From “no way” to “why not?”

MPAC’s Ryan Anderson explores how to connect with those initially resistant to Natural Lawn Care

IL Parks Conference speakers from left to right: Michael Kormanik, Logic Lawn Care’s Steve Neumann, Dig Right In’s Jeff Swano, Carl Gorra, and Terry Wolf

Our natural lawn care (NLC) session at the 2018 Illinois Parks Conference last month had it all. I covered the environmental and health risks of pesticides and how to engage the community in these issues. Two NLC companies, Logic Lawn Care and Dig Right In Landscaping Inc., walked the 40 plus attendees through the NLC approach, its policies, and the costs.  Michael Kormanik of the Evanston Environmental Commission offered suggestions on how to market the approach to a park board. Carl Gorra from the Naperville Park District described how he applied organic steps into his park management practices.

Out of all these presentations, however, I would argue that Park Ridge Park District’s Terry Wolf stole the show.  Terry put it simply, when MPAC and Go Green Park Ridge (GGPR) introduced the idea of a natural, pesticide-free park in 2013, he thought “no way” he could implement NLC in his parks. But, thanks to Terry’s willingness to learn and GGPR’s persistence on the issue, Terry’s “no way” position evolved in to “why not?

From now on, Midwest Grows Green (MGG) wants to reach the “no way” crowd at every presentation, workshop, or fair we attend. Because we will not achieve large-scale lawn care behavior change if our information only reaches the environmentally conscious.

To reach the “no way” crowd in 2018, we started to identify trade show and professional development events similar to the IL Parks Conference and develop resources to help our many community partners and advocates discuss natural lawn care options with their local authorities (see our Activist Toolkit).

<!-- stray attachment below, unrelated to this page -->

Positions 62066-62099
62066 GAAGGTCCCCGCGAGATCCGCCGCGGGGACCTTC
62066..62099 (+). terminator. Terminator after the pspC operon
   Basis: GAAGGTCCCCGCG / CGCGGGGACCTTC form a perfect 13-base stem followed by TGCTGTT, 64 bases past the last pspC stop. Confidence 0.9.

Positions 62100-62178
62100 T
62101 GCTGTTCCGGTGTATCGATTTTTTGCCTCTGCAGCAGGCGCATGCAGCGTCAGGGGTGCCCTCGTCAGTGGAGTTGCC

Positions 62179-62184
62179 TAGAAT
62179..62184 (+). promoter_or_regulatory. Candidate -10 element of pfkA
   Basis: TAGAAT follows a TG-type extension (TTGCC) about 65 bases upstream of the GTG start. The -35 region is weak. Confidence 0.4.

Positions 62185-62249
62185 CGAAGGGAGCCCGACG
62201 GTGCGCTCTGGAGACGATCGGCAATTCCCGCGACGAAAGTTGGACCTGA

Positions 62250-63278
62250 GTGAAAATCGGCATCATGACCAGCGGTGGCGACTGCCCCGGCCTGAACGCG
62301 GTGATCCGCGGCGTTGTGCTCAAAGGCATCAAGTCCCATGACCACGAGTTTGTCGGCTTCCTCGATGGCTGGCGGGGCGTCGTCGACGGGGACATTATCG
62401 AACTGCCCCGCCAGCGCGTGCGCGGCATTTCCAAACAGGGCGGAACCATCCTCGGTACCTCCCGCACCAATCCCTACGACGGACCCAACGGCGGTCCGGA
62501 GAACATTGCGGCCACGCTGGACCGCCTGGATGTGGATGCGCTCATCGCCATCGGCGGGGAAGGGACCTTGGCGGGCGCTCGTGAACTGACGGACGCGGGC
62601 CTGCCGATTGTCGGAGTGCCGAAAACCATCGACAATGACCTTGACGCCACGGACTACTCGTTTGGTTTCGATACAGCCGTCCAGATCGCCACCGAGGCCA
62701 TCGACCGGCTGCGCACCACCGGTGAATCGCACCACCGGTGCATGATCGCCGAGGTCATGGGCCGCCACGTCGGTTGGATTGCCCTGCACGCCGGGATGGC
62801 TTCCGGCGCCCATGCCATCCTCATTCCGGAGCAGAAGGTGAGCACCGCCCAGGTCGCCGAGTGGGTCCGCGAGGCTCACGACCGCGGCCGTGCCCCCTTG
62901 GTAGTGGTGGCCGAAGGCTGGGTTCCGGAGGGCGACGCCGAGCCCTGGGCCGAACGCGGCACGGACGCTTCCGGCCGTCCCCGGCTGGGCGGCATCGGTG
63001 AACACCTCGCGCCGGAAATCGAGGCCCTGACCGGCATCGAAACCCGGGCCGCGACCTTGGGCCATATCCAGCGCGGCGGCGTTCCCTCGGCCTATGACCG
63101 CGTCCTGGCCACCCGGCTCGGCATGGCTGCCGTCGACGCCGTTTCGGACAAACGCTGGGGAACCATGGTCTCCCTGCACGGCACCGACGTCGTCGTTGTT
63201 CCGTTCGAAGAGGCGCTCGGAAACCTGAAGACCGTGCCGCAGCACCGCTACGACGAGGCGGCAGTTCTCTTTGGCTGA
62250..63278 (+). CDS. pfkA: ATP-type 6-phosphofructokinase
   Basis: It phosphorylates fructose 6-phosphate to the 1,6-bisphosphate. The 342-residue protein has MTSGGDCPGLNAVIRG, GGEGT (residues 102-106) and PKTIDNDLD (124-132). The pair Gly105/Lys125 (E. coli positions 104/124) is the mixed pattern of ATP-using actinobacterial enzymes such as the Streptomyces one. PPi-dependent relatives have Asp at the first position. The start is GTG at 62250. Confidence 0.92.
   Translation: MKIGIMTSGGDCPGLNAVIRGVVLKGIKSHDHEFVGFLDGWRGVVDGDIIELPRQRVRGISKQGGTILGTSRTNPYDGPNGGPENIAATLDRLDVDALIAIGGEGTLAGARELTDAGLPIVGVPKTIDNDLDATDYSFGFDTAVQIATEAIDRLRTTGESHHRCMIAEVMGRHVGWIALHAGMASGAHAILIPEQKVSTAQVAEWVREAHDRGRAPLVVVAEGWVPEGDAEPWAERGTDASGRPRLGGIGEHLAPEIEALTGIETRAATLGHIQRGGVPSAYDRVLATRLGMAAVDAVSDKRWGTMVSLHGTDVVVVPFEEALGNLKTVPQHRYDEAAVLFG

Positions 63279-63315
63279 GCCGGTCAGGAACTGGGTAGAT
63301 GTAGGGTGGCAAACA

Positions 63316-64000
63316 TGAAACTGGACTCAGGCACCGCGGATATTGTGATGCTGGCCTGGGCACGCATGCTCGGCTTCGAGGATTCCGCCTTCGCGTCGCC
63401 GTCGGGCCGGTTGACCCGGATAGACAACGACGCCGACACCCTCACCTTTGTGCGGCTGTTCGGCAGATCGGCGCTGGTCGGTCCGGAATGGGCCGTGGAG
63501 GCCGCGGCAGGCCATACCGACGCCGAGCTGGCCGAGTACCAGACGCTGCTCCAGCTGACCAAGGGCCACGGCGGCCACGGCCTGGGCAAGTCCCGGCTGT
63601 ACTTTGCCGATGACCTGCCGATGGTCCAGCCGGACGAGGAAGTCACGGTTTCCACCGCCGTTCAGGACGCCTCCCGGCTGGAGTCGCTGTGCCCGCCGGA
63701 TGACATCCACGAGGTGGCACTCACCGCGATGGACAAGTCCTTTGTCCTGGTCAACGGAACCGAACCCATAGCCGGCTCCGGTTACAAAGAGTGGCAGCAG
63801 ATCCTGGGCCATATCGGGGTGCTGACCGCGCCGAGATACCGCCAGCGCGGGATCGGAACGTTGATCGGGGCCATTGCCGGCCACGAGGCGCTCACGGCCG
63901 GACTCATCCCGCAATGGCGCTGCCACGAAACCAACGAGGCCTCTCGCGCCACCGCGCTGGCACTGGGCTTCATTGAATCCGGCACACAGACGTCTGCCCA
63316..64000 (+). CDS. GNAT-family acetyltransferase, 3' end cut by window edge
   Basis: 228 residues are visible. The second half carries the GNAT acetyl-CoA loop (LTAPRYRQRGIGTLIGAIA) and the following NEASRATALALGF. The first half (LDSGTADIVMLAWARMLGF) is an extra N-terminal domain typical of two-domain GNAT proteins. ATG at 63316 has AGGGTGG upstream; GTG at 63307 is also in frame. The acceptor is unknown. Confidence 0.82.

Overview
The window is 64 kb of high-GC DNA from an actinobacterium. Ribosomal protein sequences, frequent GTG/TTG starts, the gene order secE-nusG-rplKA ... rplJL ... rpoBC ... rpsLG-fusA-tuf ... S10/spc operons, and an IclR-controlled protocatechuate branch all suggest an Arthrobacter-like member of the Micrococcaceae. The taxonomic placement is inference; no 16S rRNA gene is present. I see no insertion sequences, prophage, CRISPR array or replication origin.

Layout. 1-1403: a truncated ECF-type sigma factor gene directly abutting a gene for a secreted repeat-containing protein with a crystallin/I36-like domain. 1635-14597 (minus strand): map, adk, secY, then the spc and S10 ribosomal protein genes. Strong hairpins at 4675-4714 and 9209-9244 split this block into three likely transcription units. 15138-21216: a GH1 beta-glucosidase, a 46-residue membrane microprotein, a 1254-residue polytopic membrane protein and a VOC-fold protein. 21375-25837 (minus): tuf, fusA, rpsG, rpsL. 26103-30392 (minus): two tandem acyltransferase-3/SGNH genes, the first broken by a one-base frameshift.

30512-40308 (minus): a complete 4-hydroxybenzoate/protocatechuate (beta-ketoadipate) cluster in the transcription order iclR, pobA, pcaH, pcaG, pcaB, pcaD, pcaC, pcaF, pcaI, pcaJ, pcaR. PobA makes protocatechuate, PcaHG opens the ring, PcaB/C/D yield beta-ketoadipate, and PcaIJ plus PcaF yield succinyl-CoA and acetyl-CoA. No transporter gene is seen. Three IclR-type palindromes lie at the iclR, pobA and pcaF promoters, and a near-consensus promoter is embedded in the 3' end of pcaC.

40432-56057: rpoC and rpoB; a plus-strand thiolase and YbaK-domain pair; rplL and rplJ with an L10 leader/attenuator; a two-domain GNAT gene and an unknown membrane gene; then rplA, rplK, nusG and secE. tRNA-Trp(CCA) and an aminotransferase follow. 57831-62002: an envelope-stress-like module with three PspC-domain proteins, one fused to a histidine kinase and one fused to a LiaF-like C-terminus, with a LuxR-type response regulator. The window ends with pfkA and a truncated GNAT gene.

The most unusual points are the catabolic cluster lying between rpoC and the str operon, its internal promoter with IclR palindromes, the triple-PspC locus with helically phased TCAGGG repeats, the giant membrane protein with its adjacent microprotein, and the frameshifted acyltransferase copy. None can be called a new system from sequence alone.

It helps that our MGG Lawn & Land Forum forged a path for us to connect and discuss NLC and IPM practices, policies, and strategies with park, school, and grounds managers that normally do not attend the expos and networking events that we do. Since October of 2016, a total of 163 individuals representing 21 different park districts, 8 different school districts, and 14 different lawn care companies have attended one of the forum’s five sessions. Most notably, 66 attended the Forum’s inaugural in-person workshop on November 13th of last year.

At events like our 11/13 workshop, we have the unique opportunity to monitor how turf policymakers and practitioners view the practicality of NLC and identify the barriers that prevent more NLC practices in our parks, schools, and other public places. The main takeaways from the 11/13 event include:

  1. Focus on feeding the soil with organic matter, that feeds beneficial soil microorganisms and biota, that feeds grass roots with cycled nitrogen and other nutrients.
  2. Conventional pesticides are often used to replace good cultural practices of mowing, fertilization, aeration, etc.
  3. Effective IPM/NLC policies and programs often follow a bottom-up meets top-down approach that starts by educating the public and building “up” from there to the park and school district level.
  4. Traditional cost valuation methods for lawns place far too much value on the greenness of lawns as opposed to the building block of all healthy plant life, the soil.
  5. Managing community expectations during the transition to NLC or IPM requires the combined effort of businesses, advocates, educational institutions, nonprofits, and park and school districts.

We have 51 more pages of takeaways, best practices, and observations learned during the workshop available on the Illinois Sports Turf Managers Association’s website at I strongly encourage you to follow our Forum resources page at as we continue to add more tools, notes, and recordings to help advance pesticide reduction policies and programs in landscaping.

We have another year planned of webinars and workshops that will only reach the “no way” folks with the engagement and work of you; our MGG pledges and community advocates. So please continue sharing our forum with your park and school districts and encourage your neighbors to take the pledge at With your support, we should have a ground-breaking year for natural lawn care and sustainable landscaping!